|In Acts 2:42, Luke
says that the early church was devoted to the Apostles’
teaching, to the fellowship, to the breaking of bread and to
prayer. It's a passage familiar to pastors and planters, a sort
of measuring stick to evaluate how we're doing.
Judging from an unscientific study
based on visiting services and scanning websites, I'd say we're
pretty strong on the first two elements, and making progress on the
fourth. For teaching (or, more commonly these days, story-telling),
we have text, video and cassette tapes available. For fellowship,
there is the on-site or nearby coffee house. Prayer? It happens. The
"breaking of bread"? Hmmm. Curious: the ‘breaking of bread’
component so important to those early believers gets little notice
today. This deserves a closer look, especially since communion
speaks to matters important among post-moderns.
Back in high school, I saw a guy
standing in the parking lot one afternoon after the bell rang. His
shirt was off, and a jagged, semi-circular scar from his neck to
below his shoulder blade caught my attention. “A shark grabbed him
once,” another kid said. “Oh,” I replied, my mind instantly filling
Things you can see or handle evoke
stories, stir memories and go deep into heart and mind. Physical
objects regularly spark spiritual ruminations. Put a chalice and a
round loaf of bread on a stand near the front of your worship space.
Light a candle. Tell the story, over several weeks if you have to:
there’s more than enough detail. Have people touch what's there,
break it off, drink it down. The point of our gathering is wrapped
by grape and wheat, in a shredded body and spilled blood. Simple
things throw us back to the core of why we do what we do.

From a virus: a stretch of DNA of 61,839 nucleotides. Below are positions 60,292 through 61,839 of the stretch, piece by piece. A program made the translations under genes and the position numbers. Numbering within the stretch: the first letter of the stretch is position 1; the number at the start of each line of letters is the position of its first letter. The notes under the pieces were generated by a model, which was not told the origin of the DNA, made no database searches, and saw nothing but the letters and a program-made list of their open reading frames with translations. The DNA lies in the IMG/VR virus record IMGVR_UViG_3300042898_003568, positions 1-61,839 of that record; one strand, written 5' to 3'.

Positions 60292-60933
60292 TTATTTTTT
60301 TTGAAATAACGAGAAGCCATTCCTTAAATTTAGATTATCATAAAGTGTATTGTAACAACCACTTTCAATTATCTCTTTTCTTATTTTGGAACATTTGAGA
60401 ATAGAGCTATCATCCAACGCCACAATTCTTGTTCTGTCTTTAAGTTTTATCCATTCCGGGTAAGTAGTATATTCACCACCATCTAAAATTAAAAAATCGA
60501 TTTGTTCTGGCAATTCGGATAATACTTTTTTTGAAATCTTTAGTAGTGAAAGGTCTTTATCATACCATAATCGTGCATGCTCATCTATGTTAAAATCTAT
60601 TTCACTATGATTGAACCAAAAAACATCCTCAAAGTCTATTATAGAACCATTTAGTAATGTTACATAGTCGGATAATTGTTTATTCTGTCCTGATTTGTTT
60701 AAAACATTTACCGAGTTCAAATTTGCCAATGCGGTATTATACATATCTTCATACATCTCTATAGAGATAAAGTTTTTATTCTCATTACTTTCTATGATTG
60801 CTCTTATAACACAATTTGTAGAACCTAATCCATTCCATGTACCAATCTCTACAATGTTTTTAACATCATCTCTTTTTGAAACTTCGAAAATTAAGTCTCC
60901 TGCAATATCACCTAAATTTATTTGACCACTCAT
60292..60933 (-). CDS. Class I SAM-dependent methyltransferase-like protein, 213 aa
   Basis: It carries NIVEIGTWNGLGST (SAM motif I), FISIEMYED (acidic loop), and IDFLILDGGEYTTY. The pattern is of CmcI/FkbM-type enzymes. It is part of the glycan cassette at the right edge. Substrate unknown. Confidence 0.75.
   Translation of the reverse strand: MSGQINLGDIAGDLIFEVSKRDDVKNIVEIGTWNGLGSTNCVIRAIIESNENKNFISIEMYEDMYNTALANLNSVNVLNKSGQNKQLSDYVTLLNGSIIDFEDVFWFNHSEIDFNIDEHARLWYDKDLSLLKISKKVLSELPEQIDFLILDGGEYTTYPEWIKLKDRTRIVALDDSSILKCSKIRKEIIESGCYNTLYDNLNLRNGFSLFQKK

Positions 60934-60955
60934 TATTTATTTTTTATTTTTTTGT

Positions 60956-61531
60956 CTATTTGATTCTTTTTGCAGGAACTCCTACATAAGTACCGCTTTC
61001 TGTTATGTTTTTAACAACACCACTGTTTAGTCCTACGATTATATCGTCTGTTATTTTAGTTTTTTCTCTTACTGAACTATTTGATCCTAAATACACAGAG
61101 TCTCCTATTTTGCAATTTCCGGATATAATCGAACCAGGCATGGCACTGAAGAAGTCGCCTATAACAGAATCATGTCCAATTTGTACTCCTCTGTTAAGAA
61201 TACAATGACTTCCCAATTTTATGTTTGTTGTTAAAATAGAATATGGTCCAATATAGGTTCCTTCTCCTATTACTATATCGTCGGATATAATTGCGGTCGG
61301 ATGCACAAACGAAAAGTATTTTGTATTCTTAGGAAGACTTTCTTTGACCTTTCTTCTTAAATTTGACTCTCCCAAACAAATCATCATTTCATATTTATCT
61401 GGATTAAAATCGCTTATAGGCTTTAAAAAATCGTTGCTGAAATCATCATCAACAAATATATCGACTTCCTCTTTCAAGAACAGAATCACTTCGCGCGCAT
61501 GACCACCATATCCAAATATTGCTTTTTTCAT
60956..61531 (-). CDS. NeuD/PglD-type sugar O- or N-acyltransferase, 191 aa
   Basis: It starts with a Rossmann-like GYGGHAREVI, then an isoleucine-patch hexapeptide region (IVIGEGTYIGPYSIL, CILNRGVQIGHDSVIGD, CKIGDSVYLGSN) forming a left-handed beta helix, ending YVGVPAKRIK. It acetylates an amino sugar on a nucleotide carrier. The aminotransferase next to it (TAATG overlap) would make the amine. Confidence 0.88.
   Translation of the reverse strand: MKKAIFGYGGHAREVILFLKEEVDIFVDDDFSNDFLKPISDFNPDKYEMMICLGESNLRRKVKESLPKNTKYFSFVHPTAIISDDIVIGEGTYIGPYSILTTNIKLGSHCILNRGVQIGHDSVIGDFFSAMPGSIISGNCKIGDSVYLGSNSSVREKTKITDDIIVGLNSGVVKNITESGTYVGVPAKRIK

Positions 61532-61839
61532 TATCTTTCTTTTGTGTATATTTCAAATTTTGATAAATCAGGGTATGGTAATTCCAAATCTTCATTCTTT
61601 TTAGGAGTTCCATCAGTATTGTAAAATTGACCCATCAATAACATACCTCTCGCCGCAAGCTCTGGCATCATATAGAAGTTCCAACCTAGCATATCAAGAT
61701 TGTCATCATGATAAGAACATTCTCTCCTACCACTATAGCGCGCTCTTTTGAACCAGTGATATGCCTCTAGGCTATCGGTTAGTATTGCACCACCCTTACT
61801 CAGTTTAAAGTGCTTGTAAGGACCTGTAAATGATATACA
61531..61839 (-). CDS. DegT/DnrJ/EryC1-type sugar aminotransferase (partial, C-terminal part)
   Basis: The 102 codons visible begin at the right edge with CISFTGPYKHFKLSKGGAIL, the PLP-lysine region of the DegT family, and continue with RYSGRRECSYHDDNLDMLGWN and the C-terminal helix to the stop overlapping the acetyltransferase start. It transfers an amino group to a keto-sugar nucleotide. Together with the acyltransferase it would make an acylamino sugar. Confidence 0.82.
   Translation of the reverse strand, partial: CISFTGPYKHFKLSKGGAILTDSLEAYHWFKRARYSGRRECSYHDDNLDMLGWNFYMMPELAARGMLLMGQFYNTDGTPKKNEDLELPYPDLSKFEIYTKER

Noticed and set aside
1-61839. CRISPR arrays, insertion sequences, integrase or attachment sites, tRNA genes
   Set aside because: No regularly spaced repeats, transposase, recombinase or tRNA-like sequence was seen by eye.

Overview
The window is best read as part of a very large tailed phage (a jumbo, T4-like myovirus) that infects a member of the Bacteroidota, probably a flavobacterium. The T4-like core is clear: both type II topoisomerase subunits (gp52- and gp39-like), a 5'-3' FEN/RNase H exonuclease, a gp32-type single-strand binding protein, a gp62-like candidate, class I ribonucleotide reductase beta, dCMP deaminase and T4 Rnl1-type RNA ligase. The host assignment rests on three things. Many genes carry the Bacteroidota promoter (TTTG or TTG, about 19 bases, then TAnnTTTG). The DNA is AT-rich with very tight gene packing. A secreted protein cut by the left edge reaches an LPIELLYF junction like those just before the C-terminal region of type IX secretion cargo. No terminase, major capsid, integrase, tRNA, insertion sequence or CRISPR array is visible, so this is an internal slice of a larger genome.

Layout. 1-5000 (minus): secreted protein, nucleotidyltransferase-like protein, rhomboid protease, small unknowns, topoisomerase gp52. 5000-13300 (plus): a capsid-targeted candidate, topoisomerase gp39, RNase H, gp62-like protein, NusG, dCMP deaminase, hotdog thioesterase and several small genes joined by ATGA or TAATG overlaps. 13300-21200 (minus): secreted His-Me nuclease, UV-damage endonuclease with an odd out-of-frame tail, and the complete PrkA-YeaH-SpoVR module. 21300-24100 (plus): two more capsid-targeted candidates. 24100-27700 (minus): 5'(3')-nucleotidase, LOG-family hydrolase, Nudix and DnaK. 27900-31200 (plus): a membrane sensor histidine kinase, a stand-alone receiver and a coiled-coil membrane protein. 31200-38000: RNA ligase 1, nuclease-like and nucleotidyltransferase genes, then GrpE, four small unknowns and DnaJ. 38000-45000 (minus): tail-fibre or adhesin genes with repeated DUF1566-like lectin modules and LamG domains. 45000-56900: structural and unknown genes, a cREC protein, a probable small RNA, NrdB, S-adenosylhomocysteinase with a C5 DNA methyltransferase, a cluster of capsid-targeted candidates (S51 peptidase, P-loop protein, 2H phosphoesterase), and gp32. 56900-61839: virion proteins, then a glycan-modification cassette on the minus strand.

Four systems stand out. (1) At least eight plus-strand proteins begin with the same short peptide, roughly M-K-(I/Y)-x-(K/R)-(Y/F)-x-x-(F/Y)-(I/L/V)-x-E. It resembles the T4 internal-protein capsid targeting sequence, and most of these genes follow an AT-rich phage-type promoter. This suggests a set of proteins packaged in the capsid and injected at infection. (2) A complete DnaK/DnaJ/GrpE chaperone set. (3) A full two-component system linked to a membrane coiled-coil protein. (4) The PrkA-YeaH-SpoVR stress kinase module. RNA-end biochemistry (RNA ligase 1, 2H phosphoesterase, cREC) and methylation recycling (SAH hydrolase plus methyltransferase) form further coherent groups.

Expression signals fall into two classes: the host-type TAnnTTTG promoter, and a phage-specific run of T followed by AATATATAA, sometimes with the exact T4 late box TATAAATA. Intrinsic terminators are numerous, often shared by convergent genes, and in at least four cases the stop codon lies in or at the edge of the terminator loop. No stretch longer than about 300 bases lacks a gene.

With communion we remember Jesus
who came for us at our time of deepest need. He rescued us when we
were on the brink of death. He did for us what we could not
accomplish for ourselves.
We love a rescue; check the movies.
A lot of pixels have been given over to the intricate spiritual
implications of The Matrix, but seen more basically, it’s a
rescue story-enabled by Trinity’s love. Or, Run Lola Run.
Sure, the music’s cool, and the pace frenetic, but boiled down, it’s
Lola rescuing her chowderhead boyfriend, three times. Mani’s a mess:
his trouble is self-induced. And Lola, at great risk, goes out on a
limb for him. She even dies for him.
Communion proves that we were
chowderheads, too, that we had plunged ourselves into a hole so deep
we couldn’t climb out: we desperately needed help. And help came, at
inestimable personal cost.
Theologs have for centuries
wrestled with communion: what does it mean? How does it work? Much
as we’d like to, we just can’t quite get ourselves deep enough into
the mysterious words, “This is my body…. This is my blood.” Did
Jesus mean that literally? How could He, since He was still there,
in the flesh, so to speak? Did Jesus mean this metaphorically? How
could He, since earlier He had insisted that “My flesh is real food
and My blood is real drink” (John 6:55)?
Demanding a simple solution
flattens the mystery. What if instead we point to the cup and bread
as another example of the intersection between physical and